clock menu more-arrow no yes mobile

Filed under:

With the new kickoff fair catch rule, will there be an increase in squib kicks?

It seems like kickoff teams find a way around whatever new rule is implemented to decrease returns.

NFL: OCT 29 Steelers at Lions Photo by Scott W. Grau/Icon Sportswire via Getty Images

This week the NFL adopted a new rule in regards to kickoffs. With kickoff plays having significantly higher occurrences of concussions, the NFL is attempting to reduce the number of returns in the name of player safety. While this is not their first attempt to do so, this is simply the latest rule to try to alleviate the perceived problem.

To sum up the rule, if the team receiving the kickoff performs a fair catch inside their own 25-yard line, the ball will be placed not at the spot of the fair catch but at the 25. So a fair catch at the 1-yard line gives the team the ball at the 25 just the same as if it were a touchback.

As I explained earlier this week, the reasoning behind this is to keep the kicking team from forcing the receiving team into a return. In recent years, NFL kickers have become more successful at getting a higher hang time on their kickoffs have them come in just short of the goal line, taking the touchback option off the table for the return team while allowing their own players more time to get down the field in coverage. By implementing this rule, the receiving team can have the touchback even if the ball does not reach the end zone simply by calling for a fair catch.

But if this rule is anything like the last change in regards to kickoffs, kicking teams will do all they can to find a way to attempt to turn the play into advantage.

After the NFL moved the kickoff line from the 35-yard line back to the 30-yard line in 1994, they did so to have more kick returns. This came in an era prior to the major concerns in regards to conditions. In 2011, the NFL moved the kickoff line back to the 35-yard line in order to make it easier for kicks to reach the end zone in an attempt to reduce the number of kick returns. At the same time, the NFL began limiting the running starts by the kicking team. While the number of touchbacks did increase, the rise in percentage of touchbacks leveled off in the past few seasons and started to slightly trend in the other direction as strategy came into play when teams began attempting high kicksoffs short of the goal line.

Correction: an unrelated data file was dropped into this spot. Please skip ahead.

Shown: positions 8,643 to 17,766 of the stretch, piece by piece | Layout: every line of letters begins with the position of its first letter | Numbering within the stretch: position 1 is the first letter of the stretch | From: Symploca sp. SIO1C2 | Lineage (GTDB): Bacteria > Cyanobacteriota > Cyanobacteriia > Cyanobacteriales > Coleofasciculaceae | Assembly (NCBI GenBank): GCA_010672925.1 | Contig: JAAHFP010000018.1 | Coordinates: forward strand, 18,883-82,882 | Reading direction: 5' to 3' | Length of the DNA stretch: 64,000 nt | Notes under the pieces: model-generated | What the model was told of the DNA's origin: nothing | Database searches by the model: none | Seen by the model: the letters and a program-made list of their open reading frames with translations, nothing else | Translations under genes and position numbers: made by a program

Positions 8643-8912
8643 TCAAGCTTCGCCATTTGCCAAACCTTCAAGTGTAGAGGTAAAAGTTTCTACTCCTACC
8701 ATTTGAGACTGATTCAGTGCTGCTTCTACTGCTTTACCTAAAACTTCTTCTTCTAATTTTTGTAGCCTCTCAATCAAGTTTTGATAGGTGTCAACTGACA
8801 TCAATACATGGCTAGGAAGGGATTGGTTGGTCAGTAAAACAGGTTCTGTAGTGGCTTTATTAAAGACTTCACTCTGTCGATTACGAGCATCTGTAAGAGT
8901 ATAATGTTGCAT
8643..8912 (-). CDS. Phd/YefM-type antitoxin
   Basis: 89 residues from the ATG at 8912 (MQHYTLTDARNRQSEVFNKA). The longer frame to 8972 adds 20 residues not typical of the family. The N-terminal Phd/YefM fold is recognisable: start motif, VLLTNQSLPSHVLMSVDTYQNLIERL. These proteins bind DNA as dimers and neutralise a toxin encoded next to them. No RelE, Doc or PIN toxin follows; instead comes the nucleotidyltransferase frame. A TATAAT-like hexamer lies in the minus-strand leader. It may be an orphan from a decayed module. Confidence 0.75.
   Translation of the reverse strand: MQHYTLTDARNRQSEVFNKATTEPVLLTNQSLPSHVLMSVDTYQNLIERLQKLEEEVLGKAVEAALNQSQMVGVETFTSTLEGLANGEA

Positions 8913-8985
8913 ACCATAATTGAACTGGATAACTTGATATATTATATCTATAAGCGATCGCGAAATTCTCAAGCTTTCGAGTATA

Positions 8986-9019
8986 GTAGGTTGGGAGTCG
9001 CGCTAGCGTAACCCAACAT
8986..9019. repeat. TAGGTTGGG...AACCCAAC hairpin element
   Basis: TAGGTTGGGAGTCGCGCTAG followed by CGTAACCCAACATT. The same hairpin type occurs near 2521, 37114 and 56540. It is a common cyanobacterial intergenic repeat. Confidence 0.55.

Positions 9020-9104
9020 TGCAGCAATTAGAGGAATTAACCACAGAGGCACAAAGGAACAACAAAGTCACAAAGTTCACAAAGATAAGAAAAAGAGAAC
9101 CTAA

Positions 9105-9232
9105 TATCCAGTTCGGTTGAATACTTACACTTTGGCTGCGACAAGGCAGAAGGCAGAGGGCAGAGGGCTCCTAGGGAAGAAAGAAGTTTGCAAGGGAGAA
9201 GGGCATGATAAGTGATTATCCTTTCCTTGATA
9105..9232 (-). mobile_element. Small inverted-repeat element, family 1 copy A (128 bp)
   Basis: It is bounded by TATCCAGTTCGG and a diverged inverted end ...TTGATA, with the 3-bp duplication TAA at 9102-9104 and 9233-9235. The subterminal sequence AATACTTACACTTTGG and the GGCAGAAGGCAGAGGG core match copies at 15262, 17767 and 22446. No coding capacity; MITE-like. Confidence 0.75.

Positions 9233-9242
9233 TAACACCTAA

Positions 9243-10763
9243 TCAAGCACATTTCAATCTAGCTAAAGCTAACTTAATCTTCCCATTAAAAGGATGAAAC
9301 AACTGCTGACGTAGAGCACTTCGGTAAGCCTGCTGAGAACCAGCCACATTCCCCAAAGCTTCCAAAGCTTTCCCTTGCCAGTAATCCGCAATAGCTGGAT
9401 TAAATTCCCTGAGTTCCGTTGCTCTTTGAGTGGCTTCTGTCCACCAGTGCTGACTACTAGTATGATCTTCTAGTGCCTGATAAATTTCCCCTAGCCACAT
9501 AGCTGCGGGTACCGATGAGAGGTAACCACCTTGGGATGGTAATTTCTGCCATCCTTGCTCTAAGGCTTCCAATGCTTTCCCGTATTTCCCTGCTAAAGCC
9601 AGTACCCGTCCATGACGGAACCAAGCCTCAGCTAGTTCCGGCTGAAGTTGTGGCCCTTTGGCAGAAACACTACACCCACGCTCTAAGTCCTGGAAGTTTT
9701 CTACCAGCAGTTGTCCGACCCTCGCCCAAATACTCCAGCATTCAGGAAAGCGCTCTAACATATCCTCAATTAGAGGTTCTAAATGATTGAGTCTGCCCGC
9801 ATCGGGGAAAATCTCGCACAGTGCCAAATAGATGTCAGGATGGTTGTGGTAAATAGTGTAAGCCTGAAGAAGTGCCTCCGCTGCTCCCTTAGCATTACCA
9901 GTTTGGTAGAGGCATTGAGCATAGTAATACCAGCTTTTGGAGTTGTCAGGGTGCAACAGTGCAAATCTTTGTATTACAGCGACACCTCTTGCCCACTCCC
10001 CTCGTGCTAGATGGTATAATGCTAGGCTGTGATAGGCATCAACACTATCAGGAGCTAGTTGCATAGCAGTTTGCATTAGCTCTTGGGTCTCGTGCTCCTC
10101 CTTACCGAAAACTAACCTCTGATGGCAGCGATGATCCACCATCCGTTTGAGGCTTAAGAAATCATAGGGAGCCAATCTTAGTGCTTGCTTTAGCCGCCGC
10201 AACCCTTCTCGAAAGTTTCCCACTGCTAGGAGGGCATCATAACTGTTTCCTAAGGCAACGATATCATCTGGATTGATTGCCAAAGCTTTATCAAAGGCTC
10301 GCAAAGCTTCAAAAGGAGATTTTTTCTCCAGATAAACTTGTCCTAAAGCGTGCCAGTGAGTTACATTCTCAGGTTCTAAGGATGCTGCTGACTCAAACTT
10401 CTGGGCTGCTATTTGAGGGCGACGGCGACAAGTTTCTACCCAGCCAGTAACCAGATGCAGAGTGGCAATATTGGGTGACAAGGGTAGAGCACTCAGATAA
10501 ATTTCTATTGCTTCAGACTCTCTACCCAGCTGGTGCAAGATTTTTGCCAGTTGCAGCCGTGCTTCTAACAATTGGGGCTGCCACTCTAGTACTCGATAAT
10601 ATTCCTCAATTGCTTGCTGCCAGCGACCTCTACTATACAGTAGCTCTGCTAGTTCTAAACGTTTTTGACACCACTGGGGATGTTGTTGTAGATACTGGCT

With this new rule, the question now becomes in what ways will kickoff teams look for an advantage now? They did it before, so they are bound to do it again.

One option which I believe could be possible is there will be an increase in the number of squib kicks occurring on kickoffs. A squib kick is when the kick is made low and often along the ground. This is often done when there’s not much time on the clock where the kicking team is not concerned about the best field position but simply not allowing a return. But with it being much easier for the return team to get the ball beyond the 25 yard line, perhaps a more strategic squib kick will begin to be implemented.

One thing NFL fans need to realize is that a player cannot fair catch a ball that has already hit the ground after it has been kicked. This is why during an onside kick the ball is kicked into the ground in an attempt to get a high bounce as the desired outcome. If the team simply tried to pop the ball straight in the air to go 10 yards down the field to give them a chance to recover, the receiving team could simply call a fair catch and they must be allowed to field the ball without any interference. But after the ball hits the ground when it is kicked, the option of a fair catch is off the table.

The task kickers will now be faced with if they are going to attempt to gain a field position advantage is how they can get the ball deep to the return man without allowing them to signal for a fair catch. A squib kick would do this, but would it allow the kickoff team enough time to get down the field in coverage in order to keep returns from reaching the 25-yard line? This is likely what teams will begin experimenting with to see if it will work.

While we may not see a huge amount of squib kicks in 2023, it doesn’t mean that kickers won’t begin working on them to eventually try to gain an advantage. The high and short kickoffs which have become more prevalent in the NFL and caused the rule change weren’t implemented right away as this was something kickers needed to perfect.

So based on this new rule, do you see a way that kickers will find yet another way to win the field advantage battle? Is a squib kick the answer? Is there another way to pin their opponent deep? Or has the NFL managed to all but take kickoff returns out of the game? Make sure you leave your thoughts in the comments below